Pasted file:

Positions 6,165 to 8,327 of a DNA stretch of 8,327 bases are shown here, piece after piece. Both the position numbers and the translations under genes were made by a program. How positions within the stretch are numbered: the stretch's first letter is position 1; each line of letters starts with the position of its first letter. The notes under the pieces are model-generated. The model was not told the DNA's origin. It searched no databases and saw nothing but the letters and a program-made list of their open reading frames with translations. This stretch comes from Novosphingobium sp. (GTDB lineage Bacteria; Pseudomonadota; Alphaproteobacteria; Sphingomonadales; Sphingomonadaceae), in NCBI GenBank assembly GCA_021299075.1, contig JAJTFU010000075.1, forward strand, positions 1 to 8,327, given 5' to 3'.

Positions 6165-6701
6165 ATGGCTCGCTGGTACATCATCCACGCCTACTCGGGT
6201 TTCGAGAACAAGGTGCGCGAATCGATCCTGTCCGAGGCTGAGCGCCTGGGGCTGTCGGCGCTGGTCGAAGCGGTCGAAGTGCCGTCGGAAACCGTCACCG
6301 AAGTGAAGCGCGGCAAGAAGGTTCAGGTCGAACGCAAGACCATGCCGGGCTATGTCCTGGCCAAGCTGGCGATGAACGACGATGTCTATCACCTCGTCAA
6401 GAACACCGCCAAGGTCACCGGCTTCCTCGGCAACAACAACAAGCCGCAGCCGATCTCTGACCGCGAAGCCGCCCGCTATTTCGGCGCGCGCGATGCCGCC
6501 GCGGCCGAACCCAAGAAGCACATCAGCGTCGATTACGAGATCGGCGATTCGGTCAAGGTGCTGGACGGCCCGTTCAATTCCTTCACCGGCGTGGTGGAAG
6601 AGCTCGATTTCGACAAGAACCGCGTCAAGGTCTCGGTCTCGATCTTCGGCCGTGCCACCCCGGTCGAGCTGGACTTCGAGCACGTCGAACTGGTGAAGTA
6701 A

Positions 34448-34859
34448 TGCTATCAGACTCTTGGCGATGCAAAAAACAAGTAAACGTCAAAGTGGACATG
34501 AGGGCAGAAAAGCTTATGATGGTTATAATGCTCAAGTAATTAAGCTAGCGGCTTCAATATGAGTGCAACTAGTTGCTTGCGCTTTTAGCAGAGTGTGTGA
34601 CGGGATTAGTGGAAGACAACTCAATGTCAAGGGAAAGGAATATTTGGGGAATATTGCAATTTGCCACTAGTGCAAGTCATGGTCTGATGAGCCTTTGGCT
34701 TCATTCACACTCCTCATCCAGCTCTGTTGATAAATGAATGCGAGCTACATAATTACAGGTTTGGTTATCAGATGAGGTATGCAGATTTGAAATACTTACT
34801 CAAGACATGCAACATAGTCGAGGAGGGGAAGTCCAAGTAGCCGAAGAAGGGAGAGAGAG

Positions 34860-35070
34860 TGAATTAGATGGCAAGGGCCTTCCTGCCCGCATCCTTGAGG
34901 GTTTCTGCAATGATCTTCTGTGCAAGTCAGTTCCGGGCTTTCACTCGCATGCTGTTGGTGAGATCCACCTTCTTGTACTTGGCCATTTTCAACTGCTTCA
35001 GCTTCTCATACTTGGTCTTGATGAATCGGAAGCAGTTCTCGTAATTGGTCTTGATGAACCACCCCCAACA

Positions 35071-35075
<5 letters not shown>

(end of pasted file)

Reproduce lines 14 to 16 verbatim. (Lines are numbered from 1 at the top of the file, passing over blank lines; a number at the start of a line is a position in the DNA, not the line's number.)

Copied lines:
34701 TCATTCACACTCCTCATCCAGCTCTGTTGATAAATGAATGCGAGCTACATAATTACAGGTTTGGTTATCAGATGAGGTATGCAGATTTGAAATACTTACT
34801 CAAGACATGCAACATAGTCGAGGAGGGGAAGTCCAAGTAGCCGAAGAAGGGAGAGAGAG

Positions 34860-35070